/ Loss / Orthodox / Mournful Congregation
The Flenser has done the world a great service by rereleasing this much sought after monument to funeral doom. Originally released in 2008, this 4 song, 4-way split is soul-crushing in its heaviness and each band brings a slightly different angel to the style. I will break it down by track.
First up is Otesanek, a band I am totally unfamiliar with, but their song Seven Are They is like the sonic equivalent of two icebergs slowly grinding together. The riffs are slow and methodical with a heavy nod to doom legends, Winter. The fingers crawl along the strings like grim harbingers of a gloomy end. The riffs rumble like slow-motion explosions all while Brad's monotone death vocals display the sterile bitterness of an uncaring god.
Next is Loss who use sampled vocals to add a level of dread to the minimalist strong strangulation that opens the track, (To Pass Away) Death March To My Ruin. Forlorn and dusty guitar rise from the abyssic ambience that starts the track. Clean guitar, full of sorrow carries the song into a wall of mammoth riffs. The guitars lumber like elder gods across the soundscape and Mike's vocals are deep and guttural but remain emotionless. There is a strong dismal futility to the guitar tone as each riff is struck out from the guitar and in many ways this brings to mind Warning's style of songwriting.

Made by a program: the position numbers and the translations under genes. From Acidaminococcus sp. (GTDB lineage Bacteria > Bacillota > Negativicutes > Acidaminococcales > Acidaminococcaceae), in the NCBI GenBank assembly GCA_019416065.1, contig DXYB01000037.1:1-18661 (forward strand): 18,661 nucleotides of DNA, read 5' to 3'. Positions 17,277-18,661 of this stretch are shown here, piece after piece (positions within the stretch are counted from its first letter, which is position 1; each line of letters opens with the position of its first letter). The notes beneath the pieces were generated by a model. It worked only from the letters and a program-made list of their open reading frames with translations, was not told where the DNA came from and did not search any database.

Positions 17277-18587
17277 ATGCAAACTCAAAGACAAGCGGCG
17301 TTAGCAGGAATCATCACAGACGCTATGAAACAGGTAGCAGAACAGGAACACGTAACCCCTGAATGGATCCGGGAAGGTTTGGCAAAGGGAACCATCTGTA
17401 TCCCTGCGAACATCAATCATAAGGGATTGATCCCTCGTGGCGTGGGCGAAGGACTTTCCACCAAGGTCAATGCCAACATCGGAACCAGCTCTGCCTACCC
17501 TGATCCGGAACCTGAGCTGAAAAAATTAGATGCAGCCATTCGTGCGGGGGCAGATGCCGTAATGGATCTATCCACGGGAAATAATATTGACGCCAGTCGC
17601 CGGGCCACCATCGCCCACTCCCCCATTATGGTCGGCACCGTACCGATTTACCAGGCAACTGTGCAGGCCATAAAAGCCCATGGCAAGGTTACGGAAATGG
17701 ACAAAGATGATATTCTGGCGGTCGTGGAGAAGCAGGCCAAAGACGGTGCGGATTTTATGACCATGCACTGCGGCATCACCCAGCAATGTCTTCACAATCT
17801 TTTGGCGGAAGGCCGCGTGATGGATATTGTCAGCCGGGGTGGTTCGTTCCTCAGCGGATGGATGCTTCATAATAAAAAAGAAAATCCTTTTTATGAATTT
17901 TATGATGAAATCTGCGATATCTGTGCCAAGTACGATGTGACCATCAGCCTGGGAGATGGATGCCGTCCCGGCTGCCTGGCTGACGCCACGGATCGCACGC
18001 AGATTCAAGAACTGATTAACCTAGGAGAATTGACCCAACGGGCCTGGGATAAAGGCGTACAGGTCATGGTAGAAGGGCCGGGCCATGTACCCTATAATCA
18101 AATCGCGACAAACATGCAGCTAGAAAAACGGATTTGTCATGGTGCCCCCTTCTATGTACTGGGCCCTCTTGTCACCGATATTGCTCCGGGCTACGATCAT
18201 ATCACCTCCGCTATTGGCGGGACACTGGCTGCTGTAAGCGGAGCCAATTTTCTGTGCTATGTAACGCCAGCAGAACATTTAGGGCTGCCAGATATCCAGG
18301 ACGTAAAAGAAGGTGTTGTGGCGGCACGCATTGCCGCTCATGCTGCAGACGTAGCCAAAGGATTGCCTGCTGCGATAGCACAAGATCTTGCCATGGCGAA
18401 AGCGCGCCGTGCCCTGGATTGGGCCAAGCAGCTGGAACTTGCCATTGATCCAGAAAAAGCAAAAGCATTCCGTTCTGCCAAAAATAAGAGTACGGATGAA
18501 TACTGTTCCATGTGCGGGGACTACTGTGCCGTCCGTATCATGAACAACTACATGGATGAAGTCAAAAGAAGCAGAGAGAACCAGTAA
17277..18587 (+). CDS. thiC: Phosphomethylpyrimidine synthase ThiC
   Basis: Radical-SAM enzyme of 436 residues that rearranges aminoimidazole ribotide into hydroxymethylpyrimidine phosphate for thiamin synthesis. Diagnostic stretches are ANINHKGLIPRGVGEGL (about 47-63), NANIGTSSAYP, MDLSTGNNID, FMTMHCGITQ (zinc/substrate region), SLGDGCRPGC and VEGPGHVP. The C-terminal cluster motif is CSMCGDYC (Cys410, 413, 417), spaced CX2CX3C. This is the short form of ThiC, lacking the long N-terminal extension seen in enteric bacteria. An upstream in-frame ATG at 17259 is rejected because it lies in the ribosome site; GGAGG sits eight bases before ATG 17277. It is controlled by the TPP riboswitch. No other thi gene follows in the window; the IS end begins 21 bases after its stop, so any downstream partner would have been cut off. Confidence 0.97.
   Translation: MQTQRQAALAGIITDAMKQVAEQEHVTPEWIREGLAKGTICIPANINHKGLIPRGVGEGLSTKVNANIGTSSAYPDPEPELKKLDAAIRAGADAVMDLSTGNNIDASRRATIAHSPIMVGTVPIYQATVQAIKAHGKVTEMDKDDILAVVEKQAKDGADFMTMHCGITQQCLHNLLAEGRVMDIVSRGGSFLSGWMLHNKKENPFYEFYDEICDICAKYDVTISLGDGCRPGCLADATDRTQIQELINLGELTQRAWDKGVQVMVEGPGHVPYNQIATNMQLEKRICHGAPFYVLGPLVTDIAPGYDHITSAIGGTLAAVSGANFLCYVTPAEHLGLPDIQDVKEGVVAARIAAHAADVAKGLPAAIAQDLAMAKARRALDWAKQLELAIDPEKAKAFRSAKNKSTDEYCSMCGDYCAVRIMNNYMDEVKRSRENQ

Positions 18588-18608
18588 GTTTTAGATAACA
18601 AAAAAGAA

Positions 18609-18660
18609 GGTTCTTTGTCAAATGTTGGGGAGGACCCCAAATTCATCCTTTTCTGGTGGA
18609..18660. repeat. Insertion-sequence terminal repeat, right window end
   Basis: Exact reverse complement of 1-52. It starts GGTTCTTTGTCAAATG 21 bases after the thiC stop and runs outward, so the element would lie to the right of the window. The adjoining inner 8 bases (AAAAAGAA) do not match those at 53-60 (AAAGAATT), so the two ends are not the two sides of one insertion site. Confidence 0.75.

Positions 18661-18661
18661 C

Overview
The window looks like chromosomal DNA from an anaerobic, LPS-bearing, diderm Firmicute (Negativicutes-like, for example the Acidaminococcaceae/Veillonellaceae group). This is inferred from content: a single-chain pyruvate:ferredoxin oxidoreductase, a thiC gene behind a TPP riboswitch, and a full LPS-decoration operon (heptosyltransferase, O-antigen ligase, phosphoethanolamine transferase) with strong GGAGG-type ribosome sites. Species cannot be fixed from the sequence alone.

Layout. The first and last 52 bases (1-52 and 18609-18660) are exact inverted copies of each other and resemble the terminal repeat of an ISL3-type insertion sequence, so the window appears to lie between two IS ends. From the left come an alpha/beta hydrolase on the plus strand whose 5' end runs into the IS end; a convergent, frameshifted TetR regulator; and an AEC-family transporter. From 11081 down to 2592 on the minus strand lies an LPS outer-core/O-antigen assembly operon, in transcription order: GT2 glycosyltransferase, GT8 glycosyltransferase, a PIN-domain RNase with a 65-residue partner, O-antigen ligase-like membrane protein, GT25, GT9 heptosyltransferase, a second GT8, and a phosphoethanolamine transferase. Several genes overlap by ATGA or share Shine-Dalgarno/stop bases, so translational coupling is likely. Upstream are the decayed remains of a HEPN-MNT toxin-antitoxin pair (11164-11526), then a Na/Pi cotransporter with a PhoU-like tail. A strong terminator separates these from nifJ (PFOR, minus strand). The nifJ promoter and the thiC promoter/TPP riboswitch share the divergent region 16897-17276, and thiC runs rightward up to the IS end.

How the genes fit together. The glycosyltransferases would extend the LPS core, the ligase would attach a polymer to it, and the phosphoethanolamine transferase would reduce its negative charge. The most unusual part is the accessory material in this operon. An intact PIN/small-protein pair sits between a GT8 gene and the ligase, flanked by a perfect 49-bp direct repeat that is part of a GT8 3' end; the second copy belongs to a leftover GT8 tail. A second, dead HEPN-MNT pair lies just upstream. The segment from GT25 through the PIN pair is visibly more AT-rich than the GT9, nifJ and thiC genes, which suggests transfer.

Which brings us to one of my favorite doom bands, Spain's Orthodox. These monks of sonic obscurity step quietly into the arena with muted bass guitar and wavering vocals, which unlike the other three bands are not death metal. However, they are no less effective. The track slowly builds with barren, clean guitars and a sparse drum beat which has many similarities to the spiritual feel of Earth's style. When listening to this Orthodox track it transports me to a desert landscape, a place of peace and spiritual exploration where paranoia lurks at the edges of shadows. Around the 6:30 mark the song changes direction and builds a bit of sullen momentum, like a storm cloud crossing the prairie. And the track really is like a long journey, where an awakening becomes possible. The lighter tone towards the end hints at this possibility.
And then finally we come to my least favorite band on the comp, Mournful Congregation. The melodic sorrow in their guitars and richer sound somehow conjures comparisons to Anathema's debut for me. The pacing is a slow dragging march, filled with years of burden and sorrow. The choir of vocals attempts to add a spiritual edge to the song but sounds flat. As a matter of fact, taken in context this track sounds somewhat flat compared to the other three artists featured. The song is effective, but unspectacular.
For me this is an essential slab of bone-shattering doom. Each track highlights the bands' differing personalities and also serves to illustrate the similarities in emotion effect. If you like doom, do yourself a favor and get this.